U.S. Army War College Press

April 16, 2014

As the United States and its allies prepare to withdraw most of their military forces from Afghanistan and following the end of the war in Iraq, fundamental questions have arisen over the future of American Landpower. Among them are the role of allies and partners in terms of contributing to the safeguarding of shared global interests, the implications of the Pacific rebalancing for American alliances worldwide, and the role of Landpower in identifying, developing, and maintaining critical alliances, partnerships, and other relationships. To examine these and other questions, as well as to formulate potential solutions to the challenges facing U.S. national security in the coming decade, the U.S. Army War College gathered a panel of experts on alliances and partnerships for the 24th Annual Strategy Conference in Carlisle, PA. Conducted on April 9-11, 2013, the conference explored American Landpower implications associated with an evolving national security strategy. Chaired by the Strategic Studies Institute’s Dr. John R. Deni, the panel devoted to alliances and partnerships featured expert presentations based on the papers in this edited volume by Dr. Sean Kay, Dr. Carol Atkinson, and Dr. William Tow. Their analyses provided the U.S. Army and the U.S. Department of Defense with invaluable strategic assessments and insights.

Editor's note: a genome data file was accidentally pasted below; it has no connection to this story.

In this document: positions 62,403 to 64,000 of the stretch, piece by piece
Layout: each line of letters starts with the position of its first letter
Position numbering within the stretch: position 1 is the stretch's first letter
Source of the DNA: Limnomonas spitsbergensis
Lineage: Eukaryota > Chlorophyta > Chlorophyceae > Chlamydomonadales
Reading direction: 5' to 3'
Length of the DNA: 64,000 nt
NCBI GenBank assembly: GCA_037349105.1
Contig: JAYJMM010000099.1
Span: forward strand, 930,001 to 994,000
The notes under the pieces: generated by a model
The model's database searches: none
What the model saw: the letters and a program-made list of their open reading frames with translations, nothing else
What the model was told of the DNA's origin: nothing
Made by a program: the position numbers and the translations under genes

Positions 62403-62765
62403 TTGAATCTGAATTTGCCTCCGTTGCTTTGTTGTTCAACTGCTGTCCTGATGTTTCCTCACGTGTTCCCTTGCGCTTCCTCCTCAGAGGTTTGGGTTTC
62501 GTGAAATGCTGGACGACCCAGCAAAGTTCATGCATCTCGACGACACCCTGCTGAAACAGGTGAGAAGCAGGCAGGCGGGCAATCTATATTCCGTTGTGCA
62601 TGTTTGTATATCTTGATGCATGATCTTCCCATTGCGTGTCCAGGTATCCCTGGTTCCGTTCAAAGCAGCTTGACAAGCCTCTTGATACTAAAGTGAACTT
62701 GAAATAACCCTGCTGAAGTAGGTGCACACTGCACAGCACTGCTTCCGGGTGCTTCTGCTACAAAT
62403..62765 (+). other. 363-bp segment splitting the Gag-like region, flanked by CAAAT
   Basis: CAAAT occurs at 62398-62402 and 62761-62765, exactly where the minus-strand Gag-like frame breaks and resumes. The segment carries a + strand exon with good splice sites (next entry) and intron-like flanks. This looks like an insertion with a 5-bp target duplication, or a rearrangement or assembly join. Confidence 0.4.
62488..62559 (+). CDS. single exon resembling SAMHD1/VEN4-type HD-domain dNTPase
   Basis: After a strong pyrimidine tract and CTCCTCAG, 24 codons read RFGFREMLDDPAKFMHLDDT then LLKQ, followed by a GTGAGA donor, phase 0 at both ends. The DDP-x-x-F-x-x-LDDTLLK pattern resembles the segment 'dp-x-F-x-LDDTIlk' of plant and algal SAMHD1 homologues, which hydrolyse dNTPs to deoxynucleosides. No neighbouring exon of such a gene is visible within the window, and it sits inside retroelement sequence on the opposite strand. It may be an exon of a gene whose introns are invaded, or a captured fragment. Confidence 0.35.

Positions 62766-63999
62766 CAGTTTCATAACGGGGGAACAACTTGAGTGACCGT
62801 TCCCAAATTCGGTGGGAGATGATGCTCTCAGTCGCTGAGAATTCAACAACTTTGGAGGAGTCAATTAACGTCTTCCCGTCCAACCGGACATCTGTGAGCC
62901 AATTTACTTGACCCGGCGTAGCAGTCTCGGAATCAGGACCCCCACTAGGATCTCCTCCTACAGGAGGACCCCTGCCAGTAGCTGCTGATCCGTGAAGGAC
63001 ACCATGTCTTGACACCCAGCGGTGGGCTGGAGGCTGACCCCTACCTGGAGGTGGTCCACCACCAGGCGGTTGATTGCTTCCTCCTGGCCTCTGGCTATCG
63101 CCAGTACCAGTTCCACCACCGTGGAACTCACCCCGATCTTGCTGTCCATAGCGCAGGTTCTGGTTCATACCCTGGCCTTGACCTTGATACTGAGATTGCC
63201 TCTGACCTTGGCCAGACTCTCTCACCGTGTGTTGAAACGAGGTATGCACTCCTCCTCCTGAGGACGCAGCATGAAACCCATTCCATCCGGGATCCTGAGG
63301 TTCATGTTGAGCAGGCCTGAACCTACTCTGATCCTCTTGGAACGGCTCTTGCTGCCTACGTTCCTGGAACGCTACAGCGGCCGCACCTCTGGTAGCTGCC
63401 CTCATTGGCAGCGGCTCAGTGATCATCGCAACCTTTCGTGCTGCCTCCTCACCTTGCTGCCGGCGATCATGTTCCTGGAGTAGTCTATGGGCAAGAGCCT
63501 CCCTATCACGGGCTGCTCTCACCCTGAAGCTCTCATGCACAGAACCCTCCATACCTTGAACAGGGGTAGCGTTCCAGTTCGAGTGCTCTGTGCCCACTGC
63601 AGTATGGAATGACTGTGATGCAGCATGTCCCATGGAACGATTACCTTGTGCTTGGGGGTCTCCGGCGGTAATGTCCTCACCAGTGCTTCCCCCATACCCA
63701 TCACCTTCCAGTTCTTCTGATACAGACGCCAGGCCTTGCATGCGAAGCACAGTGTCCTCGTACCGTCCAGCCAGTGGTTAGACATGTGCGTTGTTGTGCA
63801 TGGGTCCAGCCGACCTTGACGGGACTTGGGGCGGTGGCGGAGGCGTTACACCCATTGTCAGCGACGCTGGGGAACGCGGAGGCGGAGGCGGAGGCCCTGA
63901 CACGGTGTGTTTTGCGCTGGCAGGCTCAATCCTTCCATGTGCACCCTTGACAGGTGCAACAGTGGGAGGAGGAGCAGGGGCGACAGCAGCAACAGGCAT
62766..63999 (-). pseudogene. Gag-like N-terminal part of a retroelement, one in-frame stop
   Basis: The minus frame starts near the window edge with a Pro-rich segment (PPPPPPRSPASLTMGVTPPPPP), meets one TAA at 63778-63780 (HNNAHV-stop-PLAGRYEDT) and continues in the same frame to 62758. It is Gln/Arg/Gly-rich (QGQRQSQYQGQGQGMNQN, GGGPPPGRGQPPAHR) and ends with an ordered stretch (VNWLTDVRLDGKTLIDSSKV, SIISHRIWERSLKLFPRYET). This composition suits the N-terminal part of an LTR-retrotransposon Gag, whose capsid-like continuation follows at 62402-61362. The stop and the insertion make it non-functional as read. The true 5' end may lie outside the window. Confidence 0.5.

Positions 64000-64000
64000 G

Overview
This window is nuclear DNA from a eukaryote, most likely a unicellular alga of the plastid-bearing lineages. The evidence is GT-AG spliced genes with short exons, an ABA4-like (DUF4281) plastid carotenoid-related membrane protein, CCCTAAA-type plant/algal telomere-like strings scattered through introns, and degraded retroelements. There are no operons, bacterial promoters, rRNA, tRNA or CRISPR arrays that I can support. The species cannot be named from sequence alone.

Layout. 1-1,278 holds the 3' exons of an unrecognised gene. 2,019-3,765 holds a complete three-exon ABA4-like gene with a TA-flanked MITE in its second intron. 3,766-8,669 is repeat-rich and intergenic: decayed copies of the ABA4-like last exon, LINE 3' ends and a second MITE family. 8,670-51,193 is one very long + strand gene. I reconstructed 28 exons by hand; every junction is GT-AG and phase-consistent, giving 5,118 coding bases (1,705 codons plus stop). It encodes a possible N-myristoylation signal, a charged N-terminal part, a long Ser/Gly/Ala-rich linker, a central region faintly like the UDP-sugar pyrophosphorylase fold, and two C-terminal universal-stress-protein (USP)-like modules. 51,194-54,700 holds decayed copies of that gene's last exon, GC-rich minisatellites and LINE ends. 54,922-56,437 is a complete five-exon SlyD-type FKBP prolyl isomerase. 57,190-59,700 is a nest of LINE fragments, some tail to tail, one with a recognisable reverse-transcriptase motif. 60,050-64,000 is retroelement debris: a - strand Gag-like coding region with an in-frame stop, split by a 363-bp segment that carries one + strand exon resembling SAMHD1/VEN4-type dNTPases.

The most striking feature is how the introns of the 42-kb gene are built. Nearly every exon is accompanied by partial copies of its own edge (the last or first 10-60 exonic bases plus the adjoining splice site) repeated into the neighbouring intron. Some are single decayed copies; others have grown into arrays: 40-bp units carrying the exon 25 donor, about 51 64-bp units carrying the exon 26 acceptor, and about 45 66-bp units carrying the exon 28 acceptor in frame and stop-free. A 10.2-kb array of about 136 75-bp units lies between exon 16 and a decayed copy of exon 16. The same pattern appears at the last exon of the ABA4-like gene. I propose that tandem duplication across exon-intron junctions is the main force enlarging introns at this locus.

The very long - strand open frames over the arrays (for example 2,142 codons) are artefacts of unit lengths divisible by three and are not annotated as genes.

August 2013

For many years, transatlantic cooperation helped undergird the stability of the global energy system, but Europe and North America have drifted apart in several key ways, potentially undermining the search for energy sufficiency, surety, and sustainability. Will the transatlantic partners continue on separate paths in the face of dramatic change in the global energy system, or does the breadth and depth of the challenges they confront compel them to work more closely together?